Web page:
Is the state’s all-payer healthcare pilot program saving Vermonters more money than it costs to operate? Not yet, according to an audit of its implementation costs released Monday by State Auditor of Accounts Douglas Hoffer.
The audit found that OneCare Vermont, the accountable care organization (ACO) which facilitates the all-payer model, missed its Medicaid financial targets between 2017 and 2019 by a combined $11.1 million. Put together with the $14.5 million the state paid for OneCare Vermont’s operating expenses over the same period, that’s a $25.6 million overall net loss in Medicaid financial performance, according to the audit.
The audit also found that the Department of Vermont Health Access (DVHA) is “the only health care ‘payer’ that financially supports OneCare’s operating costs, and that DHVA paid a steadily increasing percentage of those costs each year from 2017 (28 percent) through 2020 (78 percent).” It also reported that the Agency of Health Services is not presently considering requiring other insurers to pay an administrative fee to OneCare.
In total, the state has spent nearly $30 million to implement the ACO model since October of 2016, with 84 percent of that amount coming from DVHA, the audit said.
“Put simply, at this time the financial costs to run the model significantly exceed any Medicaid savings attributed to it. This report does not analyze why, it is simply a fact,” Hoffer said in a letter accompanying the audit.
As for whether the all-payer model is meeting its goals of improving healthcare: That’s not possible to know yet, Hoffer said, because data quantifying whether the system improved outcomes is not available.
But two of the state’s top health officials said the audit, by narrowly focusing on operating costs and initial return on investment, missed important pieces of a bigger picture: The overall gains made by moving away from fee for service medicine, the complexity of the task, and the reality of system start-up costs.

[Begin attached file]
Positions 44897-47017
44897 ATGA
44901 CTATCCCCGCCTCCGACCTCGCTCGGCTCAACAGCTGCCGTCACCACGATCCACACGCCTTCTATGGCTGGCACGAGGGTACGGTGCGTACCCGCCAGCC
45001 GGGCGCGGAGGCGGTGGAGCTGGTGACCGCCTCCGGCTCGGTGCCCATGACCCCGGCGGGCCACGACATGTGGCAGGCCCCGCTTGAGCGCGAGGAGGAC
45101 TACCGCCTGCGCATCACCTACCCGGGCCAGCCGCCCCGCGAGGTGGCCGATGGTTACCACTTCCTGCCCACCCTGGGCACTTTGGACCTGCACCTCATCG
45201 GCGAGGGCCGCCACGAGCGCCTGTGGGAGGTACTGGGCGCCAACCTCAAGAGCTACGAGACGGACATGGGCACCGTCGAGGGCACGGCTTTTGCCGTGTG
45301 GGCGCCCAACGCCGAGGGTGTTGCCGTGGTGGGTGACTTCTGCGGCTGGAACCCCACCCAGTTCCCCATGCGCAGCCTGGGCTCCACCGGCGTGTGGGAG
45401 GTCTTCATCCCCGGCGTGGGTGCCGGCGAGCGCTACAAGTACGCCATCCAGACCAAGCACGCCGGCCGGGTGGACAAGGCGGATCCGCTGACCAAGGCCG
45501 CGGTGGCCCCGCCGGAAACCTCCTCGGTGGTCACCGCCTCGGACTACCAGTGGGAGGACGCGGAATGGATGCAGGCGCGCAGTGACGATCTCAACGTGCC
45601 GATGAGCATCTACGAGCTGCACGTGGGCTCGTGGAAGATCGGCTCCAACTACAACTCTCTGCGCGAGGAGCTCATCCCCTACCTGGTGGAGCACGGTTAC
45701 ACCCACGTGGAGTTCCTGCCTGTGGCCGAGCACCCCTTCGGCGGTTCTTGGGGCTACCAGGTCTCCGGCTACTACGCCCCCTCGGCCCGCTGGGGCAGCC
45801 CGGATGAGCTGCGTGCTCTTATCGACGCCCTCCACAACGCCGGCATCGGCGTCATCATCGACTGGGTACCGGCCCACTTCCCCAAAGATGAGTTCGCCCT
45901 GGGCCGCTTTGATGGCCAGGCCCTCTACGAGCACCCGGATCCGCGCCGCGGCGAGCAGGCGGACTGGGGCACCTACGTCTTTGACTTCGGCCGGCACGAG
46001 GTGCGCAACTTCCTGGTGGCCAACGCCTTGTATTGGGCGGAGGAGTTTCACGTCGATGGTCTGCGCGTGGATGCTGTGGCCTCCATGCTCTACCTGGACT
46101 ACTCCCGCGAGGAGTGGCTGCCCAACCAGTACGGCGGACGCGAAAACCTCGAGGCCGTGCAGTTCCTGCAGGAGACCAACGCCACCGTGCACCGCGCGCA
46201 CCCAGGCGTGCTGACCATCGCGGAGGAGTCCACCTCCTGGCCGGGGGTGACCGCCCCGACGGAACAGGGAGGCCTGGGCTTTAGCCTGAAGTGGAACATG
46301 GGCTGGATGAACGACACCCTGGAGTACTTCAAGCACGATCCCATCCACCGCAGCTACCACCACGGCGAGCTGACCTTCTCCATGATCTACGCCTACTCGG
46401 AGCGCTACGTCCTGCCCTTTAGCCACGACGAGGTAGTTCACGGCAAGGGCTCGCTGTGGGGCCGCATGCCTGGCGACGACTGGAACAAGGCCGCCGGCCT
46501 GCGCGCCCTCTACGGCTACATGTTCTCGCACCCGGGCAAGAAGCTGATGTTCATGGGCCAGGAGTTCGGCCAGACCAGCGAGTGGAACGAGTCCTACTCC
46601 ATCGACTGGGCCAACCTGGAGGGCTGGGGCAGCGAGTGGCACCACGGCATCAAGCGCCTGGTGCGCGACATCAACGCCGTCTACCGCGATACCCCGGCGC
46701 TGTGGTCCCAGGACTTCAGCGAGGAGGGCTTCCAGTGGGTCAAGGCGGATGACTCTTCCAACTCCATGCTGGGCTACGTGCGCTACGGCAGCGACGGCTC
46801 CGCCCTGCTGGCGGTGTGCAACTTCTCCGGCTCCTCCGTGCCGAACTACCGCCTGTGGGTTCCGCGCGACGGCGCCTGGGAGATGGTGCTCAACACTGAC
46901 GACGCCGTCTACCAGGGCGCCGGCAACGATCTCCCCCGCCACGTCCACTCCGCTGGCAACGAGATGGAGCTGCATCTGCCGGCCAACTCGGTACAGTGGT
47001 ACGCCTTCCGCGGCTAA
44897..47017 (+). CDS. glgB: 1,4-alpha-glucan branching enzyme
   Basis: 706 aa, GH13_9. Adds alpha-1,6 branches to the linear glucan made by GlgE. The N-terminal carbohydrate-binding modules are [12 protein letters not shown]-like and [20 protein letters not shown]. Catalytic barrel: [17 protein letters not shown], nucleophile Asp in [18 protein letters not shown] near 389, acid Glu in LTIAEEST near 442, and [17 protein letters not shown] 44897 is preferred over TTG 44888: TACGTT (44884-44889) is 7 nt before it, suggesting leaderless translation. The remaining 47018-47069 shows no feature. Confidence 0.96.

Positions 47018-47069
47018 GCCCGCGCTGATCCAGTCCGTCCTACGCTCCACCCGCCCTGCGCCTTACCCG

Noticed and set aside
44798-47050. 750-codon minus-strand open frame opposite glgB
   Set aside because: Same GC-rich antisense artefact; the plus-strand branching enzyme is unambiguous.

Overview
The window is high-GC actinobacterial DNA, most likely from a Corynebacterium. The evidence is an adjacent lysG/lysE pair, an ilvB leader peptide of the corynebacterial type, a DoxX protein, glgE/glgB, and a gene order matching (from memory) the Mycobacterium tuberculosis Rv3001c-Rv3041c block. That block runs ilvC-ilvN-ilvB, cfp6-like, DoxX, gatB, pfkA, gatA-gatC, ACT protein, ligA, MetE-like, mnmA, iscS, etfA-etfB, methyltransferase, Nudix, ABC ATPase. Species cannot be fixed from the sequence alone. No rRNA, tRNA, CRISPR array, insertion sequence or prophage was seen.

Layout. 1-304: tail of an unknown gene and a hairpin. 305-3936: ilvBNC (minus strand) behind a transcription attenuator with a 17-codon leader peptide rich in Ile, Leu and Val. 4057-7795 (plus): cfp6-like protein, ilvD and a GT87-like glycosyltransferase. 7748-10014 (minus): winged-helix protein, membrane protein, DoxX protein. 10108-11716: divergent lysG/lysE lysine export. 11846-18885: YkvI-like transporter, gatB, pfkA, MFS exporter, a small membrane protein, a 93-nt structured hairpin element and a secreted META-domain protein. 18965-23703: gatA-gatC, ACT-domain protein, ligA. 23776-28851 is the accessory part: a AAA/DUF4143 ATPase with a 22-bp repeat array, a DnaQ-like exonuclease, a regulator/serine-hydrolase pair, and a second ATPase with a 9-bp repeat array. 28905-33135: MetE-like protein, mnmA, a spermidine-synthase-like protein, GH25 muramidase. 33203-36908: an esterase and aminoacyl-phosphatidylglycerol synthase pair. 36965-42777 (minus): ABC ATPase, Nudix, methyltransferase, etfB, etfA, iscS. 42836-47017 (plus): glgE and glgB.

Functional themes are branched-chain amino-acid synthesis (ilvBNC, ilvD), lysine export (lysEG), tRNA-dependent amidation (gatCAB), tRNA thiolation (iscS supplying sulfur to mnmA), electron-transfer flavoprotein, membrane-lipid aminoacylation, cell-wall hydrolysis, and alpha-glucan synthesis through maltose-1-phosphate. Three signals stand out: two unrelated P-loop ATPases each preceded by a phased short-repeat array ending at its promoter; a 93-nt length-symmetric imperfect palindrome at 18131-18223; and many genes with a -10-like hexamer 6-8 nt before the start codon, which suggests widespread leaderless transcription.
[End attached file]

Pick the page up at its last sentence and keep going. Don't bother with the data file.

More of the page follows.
The overarching goal of all-payer, Agency of Human Services Secretary Mike Smith said in comments included in the report, is to transform the health care system to support high quality integrated care and more efficient use of the health care system.
“Although there is still much work to be accomplished in this area, it is fair to say that an assessment that does not highlight the complexity of the change ... nor acknowledge realistic timeframes for measurable results, may leave a reader without a clear picture of performance,” Smith said.
The audit also found that the Department of Vermont Health Access provided millions of dollars in funding for OneCare’s operating expenses without knowing whether the funding was used for its intended purposes.
“[The Department of Vermont Health Access] was unable to provide us with financial detail as to how the ACO spent the vast majority of the [information technology] payments because DVHA never required OneCare to provide such information,” the audit said.
Asked if there’s any indication that OneCare misspent DVHA’s funds, Hoffer said “No, but we are likely to ask DVHA to ask One Care for documentation.”
“Every Vermonter knows that health care costs are too high, and that they are growing too quickly,” Hoffer said in a press release announcing the audit. “But even the best initiatives are only as good as their implementation. It must save Vermonters money and make them healthier.”
He also said the audit is not mean as criticism of the all-payer model, or the wisdom of moving away from fee-for-service reimbursement in favor of value-based payments.